According to Taibbi, the partnership between the Virality Project and the government began in earnest in February 2021, days after Biden took office.

The relationship blossomed quickly. Within a year, on April 26, 2022, the Virality Project proposed a "rumor-control mechanism" and a "Misinformation and Disinformation Center of Excellence" be established at the federal level.

The next day, Alejandro Mayorkas, secretary of the U.S. Department of Homeland Security (DHS) announced the formation of the "Disinformation Governance Board."

Taibbi tweeted:

The "Center of Excellence" proposal, which remains on the Virality Project's website, states:

"Because of the dynamic threat that mis- and disinformation poses to national security, we recommend the creation of a federal Center of Excellence for mis- and disinformation housed in the Department of Homeland Security's CISA [Cybersecurity and Infrastructure Security Agency]."

The center would be charged with pursuing "three main goals":

  1. To serve as a single federal center for the expertise and capabilities necessary lead mis- and disinformation resilience and countering efforts;
  2. To coordinate mis- and disinformation countering efforts at the federal level and in support of state and local government efforts as well as the private sector; and
  3. To play a leading role in building capacity inside government, as well as in civil society and the private sector, to increase resilience to mis- and disinformation.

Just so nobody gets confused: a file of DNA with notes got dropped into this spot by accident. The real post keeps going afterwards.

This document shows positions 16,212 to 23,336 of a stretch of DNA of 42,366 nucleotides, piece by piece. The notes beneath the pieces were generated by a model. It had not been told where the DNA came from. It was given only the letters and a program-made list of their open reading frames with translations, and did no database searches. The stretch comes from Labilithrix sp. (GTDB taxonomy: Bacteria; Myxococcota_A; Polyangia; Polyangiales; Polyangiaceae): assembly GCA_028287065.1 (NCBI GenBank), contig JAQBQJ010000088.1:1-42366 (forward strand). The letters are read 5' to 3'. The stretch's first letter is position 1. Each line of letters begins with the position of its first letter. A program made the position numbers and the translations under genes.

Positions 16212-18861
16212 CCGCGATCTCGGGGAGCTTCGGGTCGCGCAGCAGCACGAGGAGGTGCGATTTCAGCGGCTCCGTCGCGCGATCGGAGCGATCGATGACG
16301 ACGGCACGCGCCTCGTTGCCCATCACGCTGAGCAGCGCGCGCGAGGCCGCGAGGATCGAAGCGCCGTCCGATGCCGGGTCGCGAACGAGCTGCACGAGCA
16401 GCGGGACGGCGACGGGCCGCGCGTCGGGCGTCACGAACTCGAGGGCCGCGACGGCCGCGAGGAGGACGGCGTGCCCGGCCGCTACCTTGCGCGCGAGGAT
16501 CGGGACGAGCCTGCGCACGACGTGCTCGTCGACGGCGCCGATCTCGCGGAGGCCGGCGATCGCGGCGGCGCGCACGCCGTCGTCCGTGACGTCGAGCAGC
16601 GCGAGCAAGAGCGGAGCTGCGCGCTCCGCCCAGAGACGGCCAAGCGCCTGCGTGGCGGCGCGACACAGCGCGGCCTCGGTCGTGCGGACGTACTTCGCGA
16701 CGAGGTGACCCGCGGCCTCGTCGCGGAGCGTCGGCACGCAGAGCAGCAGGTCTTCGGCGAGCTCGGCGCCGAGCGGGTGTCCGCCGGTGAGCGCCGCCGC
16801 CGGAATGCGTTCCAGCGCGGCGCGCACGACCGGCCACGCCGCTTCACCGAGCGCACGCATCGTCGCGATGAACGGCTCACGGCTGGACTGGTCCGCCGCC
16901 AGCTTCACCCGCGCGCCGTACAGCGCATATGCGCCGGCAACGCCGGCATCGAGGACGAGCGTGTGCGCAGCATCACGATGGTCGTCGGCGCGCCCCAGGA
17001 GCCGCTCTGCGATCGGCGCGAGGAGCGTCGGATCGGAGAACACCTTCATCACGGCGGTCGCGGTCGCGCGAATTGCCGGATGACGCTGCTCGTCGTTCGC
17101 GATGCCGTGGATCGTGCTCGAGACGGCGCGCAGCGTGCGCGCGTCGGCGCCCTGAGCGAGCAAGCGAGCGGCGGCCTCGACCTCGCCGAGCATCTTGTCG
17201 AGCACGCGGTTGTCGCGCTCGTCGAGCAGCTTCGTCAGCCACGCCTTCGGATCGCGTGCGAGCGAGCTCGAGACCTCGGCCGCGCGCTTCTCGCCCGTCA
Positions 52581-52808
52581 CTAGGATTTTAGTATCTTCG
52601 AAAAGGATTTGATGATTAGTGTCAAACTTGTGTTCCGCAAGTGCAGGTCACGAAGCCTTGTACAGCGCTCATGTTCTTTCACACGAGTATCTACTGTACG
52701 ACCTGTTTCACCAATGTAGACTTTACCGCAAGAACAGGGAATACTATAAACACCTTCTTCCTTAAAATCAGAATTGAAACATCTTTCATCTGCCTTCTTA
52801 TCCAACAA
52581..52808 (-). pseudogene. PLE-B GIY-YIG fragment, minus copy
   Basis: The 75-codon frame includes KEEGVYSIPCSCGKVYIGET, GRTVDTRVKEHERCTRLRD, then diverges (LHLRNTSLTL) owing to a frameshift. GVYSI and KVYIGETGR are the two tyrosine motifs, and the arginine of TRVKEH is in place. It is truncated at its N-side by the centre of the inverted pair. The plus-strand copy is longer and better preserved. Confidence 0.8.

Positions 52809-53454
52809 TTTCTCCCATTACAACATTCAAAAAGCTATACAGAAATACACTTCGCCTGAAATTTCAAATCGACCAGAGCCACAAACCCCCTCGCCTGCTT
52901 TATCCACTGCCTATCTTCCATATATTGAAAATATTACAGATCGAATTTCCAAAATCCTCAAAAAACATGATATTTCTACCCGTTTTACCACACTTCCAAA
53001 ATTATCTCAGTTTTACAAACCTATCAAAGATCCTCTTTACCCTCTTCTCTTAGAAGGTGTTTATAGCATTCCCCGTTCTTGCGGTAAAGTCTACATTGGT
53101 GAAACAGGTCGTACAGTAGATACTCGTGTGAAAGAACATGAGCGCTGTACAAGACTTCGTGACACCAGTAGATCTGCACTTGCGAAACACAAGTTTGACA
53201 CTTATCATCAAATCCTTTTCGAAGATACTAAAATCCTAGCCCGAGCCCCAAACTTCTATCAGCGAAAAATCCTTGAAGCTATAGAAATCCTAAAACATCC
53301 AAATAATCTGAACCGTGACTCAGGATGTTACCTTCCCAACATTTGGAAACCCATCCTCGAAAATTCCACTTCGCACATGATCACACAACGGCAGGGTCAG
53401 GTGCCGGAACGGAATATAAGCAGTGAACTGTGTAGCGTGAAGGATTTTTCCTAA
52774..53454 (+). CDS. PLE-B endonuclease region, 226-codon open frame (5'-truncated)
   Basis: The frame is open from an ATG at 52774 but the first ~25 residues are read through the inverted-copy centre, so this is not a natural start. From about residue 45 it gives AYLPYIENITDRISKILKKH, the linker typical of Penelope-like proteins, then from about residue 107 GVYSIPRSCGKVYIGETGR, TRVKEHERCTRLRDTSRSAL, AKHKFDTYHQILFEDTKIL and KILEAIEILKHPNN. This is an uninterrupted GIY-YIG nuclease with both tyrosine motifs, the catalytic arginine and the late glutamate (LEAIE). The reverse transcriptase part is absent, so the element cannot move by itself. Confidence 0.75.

According to the proposal, "The evolution of mis- and disinformation demonstrates that further coordinated and decisive action must be taken by all levels of government in partnership with academia, nonprofits and the private sector to build resilience among the American people against weaponized falsehoods online."

The Virality Project's final report, published Feb. 18, 2022, also contained a proposal for a "Center of Excellence." There, it recommends the federal government "Implement a Misinformation and Disinformation Center of Excellence housed within the Cybersecurity and Infrastructure Security Agency."

Contained within the same final report is a proposal for the government to "Establish a rumor-control mechanism to address nationally trending narratives."

A separate Feb. 18, 2022, document -- "White House COVID-19 Vaccine Communication Plan: Analysis and Recommendations" -- also detailed plans for a center of excellence and a "centralized rumor control page."

The project's proposal drew from lessons apparently learned from the 2020 U.S. presidential election, and called for pro-vaccine narratives to be tailored for specific communities:

"In the 2020 election, the Cybersecurity and Infrastructure Security Agency (CISA) demonstrated that a centralized rumor control page could counter online misinformation. That page can be replicated for vaccine misinformation.

"Local health communicators can then adapt this centralized public messaging to the needs of their specific communities."

At least one U.S. government agency appears to have adopted the Virality Project's recommendation regarding the establishment of a "rumor control" initiative.

As previously reported by The Defender, the U.S. Food and Drug Administration (FDA) inaugurated its own "Rumor Control" initiative Aug. 5, 2022, as part of its broader efforts to counter "misinformation" and "disinformation."